What Is a Togle?

A toggle is a small piece of wood or plastic that is sewn to something like a coat or bag and pushed through a loop or hole to fasten it. On computers and some machines, toggles are used to switch between functions. In software, they are used to implement features and roll them out to users at different times. Feature toggles are a useful tool for developers and designers as they work to make their applications more accessible, performant, and user friendly. When designing a toggle, it is important to consider the proximity of the label and the color to the action it will perform on the system. This will help the user understand how a toggle is currently functioning, and which action to take. It is also important to consider the societal and cultural implications of color when designing a toggle.

In addition to their ability to control the rollout of new functionality, toggles are a great tool for supporting agile development practices. They allow product teams to validate features with a small segment of their audience before they are rolled out to the entire production environment. This way, they can be sure the feature will be well received before making a major investment in it.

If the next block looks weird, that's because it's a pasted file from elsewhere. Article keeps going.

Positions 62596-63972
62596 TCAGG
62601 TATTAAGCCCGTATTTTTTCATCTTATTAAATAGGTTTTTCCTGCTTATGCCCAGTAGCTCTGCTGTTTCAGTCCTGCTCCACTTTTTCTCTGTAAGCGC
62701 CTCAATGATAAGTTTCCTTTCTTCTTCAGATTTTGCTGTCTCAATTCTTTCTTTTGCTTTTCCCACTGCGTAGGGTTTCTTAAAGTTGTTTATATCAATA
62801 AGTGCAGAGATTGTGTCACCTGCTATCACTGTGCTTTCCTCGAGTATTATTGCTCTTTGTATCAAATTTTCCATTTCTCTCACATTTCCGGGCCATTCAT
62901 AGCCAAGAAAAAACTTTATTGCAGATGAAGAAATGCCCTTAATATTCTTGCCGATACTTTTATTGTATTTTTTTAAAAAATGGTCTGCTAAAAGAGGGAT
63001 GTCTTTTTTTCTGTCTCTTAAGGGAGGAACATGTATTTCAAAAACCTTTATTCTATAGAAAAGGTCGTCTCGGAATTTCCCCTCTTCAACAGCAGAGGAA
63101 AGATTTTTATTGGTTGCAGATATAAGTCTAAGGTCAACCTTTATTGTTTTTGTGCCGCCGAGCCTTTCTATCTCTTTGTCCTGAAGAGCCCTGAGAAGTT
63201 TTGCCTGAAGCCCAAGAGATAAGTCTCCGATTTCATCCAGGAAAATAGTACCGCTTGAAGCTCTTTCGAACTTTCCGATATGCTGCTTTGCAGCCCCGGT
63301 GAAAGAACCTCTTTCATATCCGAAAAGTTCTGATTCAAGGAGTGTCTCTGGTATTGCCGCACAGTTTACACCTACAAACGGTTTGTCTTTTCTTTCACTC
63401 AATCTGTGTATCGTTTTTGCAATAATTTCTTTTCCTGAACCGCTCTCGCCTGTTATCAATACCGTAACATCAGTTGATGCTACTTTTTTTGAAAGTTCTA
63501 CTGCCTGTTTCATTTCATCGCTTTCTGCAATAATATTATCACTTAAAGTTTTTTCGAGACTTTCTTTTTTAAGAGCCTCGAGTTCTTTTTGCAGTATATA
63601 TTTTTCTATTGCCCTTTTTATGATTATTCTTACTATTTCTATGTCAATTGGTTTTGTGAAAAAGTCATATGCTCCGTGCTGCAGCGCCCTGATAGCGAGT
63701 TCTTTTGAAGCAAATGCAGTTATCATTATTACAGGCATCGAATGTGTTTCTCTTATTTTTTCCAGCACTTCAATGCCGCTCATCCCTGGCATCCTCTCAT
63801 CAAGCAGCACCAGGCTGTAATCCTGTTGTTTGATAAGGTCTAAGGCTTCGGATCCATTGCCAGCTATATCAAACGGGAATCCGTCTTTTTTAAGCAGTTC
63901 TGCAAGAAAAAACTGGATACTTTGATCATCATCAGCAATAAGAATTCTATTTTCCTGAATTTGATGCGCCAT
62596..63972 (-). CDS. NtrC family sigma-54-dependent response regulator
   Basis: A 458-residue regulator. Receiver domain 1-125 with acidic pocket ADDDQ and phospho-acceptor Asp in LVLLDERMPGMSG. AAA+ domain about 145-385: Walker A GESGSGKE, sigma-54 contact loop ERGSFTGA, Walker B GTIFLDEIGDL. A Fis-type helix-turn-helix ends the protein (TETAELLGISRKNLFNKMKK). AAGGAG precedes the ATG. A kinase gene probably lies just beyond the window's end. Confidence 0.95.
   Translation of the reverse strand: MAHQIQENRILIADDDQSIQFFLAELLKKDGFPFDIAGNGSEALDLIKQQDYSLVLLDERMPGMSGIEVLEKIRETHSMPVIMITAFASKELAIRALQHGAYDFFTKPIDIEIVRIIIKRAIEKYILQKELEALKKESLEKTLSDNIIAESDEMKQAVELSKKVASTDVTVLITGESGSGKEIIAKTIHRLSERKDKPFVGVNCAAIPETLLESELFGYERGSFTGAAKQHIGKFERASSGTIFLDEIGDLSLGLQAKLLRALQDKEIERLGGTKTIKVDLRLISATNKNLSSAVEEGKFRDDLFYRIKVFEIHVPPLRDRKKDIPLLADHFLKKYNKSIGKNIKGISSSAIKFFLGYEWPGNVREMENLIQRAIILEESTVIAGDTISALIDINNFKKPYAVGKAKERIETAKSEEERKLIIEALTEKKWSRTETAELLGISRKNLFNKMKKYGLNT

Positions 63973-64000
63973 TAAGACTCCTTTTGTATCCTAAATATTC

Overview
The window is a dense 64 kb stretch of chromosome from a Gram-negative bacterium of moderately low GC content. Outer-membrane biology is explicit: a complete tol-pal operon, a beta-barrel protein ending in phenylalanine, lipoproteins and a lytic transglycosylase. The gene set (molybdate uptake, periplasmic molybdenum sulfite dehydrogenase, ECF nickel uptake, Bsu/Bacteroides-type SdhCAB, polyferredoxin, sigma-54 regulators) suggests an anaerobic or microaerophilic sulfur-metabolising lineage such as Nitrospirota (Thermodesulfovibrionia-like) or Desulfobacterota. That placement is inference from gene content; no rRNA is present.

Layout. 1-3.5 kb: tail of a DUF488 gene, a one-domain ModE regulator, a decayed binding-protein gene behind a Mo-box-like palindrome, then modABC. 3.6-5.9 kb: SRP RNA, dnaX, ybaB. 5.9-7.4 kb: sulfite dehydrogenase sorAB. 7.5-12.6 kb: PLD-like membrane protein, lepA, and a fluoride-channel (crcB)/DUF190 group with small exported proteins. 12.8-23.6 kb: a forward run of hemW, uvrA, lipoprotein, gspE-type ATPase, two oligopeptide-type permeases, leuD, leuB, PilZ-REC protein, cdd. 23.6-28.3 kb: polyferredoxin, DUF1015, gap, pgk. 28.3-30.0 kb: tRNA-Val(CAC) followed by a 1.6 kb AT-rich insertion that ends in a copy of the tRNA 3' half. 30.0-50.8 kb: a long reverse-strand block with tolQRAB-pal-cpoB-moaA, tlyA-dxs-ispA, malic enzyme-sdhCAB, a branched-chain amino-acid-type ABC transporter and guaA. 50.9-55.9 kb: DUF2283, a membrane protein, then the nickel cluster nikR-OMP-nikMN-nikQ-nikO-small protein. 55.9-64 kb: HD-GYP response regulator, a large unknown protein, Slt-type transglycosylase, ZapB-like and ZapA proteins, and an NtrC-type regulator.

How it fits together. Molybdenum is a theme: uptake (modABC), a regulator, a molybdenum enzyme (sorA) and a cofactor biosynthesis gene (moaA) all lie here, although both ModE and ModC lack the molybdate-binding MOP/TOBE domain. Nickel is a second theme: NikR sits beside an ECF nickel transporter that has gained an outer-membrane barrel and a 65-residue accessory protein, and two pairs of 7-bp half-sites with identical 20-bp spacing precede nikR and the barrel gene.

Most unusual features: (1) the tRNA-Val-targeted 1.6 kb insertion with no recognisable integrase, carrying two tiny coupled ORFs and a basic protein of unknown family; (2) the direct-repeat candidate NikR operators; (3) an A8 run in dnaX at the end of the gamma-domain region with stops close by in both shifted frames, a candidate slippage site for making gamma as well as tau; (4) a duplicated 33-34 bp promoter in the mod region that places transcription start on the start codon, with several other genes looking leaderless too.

While using toggles in a production environment is an efficient and convenient way to manage change, they can be expensive to maintain and support. Toggles create thousands or millions of database calls when flipped, and they can impact performance as well if left unchecked for long periods of time. To avoid these costs, it is recommended to limit the number of toggles in a production environment and to remove them as soon as they are no longer needed.